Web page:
Figure 2: The propagation rule of ImageGCN. To avoid cumbersomeness, we only show the propagation of Image 4, the other images propagate in a similar rule. A dashed box is a GCN layer that consists of a number of message passing units (, corresponding to the number of relations) and a number of aggregators (, corresponding to the number of images) followed by an activation function (). is the relations between images, is the self-connection relation. Colors indicate the propagation for different relations. indicates the representation of Image in layer . In the propagation, the relations are preserved.

3.2 ImageGCN

However, Eq. 4 can not be directly extended to an ImageGraph as Fig. 1

(a), where the original feature for each image is a 3-dimensional tensor (

). If we flatten the tensor and use the linear transformation matrix for message passing, the transformation matrix will be extremely large, low efficiency and even low non-linear expressive capacity. To tackle this issue, in our ImageGCN, we propose to design flexible message passing methods between images as


where is the kernel Message Passing Unit (MPU) corresponding to relation in layer , can be a 4-dimensional tensor () that is the representations of the all images in the th layer, is the original pixel-level input tensor of images. In the last layer, should be a matrix where each row corresponds to a distributed representation of an image. The multiplication between a matrix and a tensor in Eq. 5 is expanded correspondingly.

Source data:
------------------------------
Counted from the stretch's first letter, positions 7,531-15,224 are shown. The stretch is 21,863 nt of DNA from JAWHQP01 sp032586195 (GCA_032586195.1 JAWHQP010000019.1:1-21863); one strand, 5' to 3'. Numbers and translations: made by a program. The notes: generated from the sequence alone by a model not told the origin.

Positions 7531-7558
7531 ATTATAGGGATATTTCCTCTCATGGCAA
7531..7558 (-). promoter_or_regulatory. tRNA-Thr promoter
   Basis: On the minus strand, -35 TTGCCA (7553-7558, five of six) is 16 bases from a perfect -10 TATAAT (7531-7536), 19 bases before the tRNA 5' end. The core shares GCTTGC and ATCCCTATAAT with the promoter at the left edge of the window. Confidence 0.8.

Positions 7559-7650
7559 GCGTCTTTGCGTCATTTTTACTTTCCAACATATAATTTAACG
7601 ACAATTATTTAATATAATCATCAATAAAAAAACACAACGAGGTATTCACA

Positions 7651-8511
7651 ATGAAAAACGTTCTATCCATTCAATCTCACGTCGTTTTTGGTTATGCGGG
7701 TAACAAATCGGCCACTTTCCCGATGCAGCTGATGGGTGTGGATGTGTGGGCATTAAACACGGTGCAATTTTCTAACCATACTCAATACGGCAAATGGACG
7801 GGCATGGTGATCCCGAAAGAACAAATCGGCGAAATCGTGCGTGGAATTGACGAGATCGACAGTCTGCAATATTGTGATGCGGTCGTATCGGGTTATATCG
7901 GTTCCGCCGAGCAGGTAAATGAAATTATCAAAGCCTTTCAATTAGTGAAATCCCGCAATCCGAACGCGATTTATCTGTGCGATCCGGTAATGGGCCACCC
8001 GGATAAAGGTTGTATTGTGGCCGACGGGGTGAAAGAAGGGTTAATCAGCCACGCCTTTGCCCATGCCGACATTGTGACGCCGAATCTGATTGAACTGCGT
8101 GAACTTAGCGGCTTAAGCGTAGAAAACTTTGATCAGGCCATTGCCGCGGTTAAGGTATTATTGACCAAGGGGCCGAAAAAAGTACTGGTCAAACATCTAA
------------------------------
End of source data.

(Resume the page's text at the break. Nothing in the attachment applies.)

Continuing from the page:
The propagation rule of ImageGCN can be illustrated in Fig. 2, where each node of the input ImageGraph gets a representation through a GCN layer, by stacking multiple GCN layers, each node could get an informative representation eventually.

ImageGCN Layer. A ImageGCN layer contains a number of MPUs to do message passing between layers. An MPU corresponds to the message passing of a type of relation. A ImageGCN layer also has an aggregator for each node to aggregate the received messages from its neighbors. An activation function (ReLU) is applied to the aggregation to enhance the non-linear expressive capacity. Though many aggregators are available for this task [13, 34], we use the mean aggregator for simplicity as the original GCN did. In ImageGCN, MPUs can be designed as a multi-layer CNN architecture in the middle ImageGCN layers to extract high-level features, and linear MPUs can be used in the last layers to generate vector representations for images.